TESTIMONY OF COMMISSIONER JILL E. SOMMERS
COMMODITY FUTURES TRADING COMMISSION
U.S. HOUSE COMMITTEE ON AGRICULTURE
DECEMBER 8, 2011
Good morning Chairman Lucas, Vice Chairman Goodlatte, Ranking Member Peterson, and members of the Committee. Thank you for inviting me today to discuss the MF Global Bankruptcy. I understand the severe hardship this bankruptcy has caused for customers of MF Global. These customers correctly understood the risks associated with trading futures and options, but never anticipated that their segregated accounts were at risk of suffering losses not associated with trading. Many customers have reached out to me and my staff directly, and we are doing everything we can to get as much of their money back to them as quickly as possible. I have made that my number one priority.
On November 9th, the Commission voted to make me the Senior Commissioner with respect to MF Global Matters. This authorizes me to exercise the executive and administrative functions of the Commission solely with respect to:
- The pending enforcement investigation;
- The pending bankruptcy case in the Southern District of NY involving MF Global, Inc. (which is the broker-dealer/futures commission merchant);
- The pending bankruptcy case in the Southern District of NY involving MF Global Holdings, Ltd. (which is the parent company); and
- Other actions to locate or recover customer funds or determine the reasons for shortfalls in the customer accounts.
The Commission has dozens of staff members (including auditors, attorneys, and investigators) in New York, Chicago, and Washington, D.C. working on these issues. I am unable to discuss matters that might compromise the ongoing enforcement investigation, or parallel investigations by any other government agency, so I will focus my comments on the bankruptcy cases pending in New York and on the legal requirements surrounding the segregation of customer funds held at futures commission merchants (FCMs).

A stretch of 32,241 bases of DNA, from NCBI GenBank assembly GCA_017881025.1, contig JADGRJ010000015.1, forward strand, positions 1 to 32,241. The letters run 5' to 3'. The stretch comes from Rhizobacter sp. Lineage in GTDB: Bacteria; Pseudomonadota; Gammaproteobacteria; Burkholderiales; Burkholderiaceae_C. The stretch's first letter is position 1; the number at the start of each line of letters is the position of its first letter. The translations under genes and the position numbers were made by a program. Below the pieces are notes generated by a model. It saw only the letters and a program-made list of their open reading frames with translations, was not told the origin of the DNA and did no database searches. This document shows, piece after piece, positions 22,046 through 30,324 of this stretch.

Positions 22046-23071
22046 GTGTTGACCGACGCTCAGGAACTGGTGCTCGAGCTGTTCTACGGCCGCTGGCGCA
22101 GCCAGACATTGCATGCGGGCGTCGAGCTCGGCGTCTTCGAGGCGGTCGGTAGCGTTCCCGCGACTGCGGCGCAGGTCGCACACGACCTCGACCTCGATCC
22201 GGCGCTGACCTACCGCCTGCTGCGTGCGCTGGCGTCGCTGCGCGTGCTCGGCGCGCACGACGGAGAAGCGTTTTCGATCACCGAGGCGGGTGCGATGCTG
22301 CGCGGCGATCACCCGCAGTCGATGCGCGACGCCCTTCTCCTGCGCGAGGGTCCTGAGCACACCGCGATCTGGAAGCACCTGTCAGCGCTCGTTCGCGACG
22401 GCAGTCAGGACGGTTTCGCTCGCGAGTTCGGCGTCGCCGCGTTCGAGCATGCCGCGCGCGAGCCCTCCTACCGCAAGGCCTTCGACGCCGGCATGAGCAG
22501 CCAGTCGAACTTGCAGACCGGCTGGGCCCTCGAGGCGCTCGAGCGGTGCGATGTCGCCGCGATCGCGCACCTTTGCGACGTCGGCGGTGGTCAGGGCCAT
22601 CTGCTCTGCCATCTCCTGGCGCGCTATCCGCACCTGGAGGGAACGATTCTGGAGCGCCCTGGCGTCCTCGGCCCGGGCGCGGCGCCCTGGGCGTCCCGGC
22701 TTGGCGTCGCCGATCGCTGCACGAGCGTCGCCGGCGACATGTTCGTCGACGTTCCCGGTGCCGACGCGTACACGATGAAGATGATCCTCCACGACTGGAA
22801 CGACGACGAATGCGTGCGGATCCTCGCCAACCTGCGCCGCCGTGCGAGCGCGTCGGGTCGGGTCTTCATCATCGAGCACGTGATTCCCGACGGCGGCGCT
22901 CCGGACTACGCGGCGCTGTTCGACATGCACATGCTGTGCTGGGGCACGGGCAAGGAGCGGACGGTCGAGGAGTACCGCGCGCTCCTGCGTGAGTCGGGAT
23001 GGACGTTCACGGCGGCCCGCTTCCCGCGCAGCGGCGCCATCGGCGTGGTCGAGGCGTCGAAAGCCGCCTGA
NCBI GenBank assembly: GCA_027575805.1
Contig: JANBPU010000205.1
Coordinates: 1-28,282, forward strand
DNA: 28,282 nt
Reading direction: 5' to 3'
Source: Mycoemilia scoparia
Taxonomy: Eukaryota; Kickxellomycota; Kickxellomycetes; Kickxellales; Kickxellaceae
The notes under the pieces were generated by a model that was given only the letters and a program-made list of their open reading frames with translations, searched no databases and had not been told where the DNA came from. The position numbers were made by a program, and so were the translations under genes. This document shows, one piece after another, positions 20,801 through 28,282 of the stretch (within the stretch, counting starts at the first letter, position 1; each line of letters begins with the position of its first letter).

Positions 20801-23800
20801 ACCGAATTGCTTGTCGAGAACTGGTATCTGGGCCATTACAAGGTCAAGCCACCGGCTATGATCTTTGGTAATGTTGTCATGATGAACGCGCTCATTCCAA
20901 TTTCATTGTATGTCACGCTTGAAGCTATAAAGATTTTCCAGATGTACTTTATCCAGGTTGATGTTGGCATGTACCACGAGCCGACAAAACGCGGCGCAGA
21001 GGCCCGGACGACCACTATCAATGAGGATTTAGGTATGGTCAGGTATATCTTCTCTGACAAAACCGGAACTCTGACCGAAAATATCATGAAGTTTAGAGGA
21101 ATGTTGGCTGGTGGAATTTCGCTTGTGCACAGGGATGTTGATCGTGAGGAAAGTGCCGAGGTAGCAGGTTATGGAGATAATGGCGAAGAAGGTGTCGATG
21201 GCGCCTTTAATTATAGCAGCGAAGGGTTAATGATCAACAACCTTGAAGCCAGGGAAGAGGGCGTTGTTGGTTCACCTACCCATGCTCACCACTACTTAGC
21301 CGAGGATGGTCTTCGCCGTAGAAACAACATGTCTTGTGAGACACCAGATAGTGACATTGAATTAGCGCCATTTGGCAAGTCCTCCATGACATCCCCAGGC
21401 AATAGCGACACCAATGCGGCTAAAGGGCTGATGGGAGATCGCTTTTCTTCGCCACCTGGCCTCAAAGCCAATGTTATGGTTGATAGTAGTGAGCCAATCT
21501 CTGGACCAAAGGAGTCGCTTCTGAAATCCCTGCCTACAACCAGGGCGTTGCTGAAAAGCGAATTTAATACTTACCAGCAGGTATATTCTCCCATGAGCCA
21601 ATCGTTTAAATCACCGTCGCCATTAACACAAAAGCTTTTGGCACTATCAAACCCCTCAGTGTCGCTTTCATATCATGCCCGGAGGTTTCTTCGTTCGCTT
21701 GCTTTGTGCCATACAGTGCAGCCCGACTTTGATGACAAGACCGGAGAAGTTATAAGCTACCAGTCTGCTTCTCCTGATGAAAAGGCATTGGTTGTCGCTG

Pending Bankruptcy Cases
As I understand the Securities Investors Protection Act of 1970 (SIPA), the SEC has the authority to refer an entity registered as a broker-dealer (whether or not such entity is also registered as an FCM) to the Securities Investors Protection Corporation (SIPC) if there is reason to believe that the entity is in or is approaching financial difficulty. SIPC may initiate a liquidation proceeding to protect customers of an insolvent broker-dealer when certain statutory criteria are met. In this instance, the liquidation was initiated on October 31st, with the support of the CFTC and consent of MF Global. When a broker-dealer is also a registered FCM, as MF Global was, there is one dually-registered entity and the entire entity gets placed into liquidation. Because there is one entity, it is not possible to initiate a SIPA liquidation of the broker-dealer, and a separate bankruptcy proceeding for the FCM. It is important to note, however, that when a dually-registered BD/FCM is placed into a SIPA liquidation proceeding, the relevant provisions and protections of the Bankruptcy Code, the Commodity Exchange Act (“CEA”), and the Commission’s regulations apply to customer commodity accounts just as they would if the entity were solely an FCM and in a non-SIPA bankruptcy proceeding.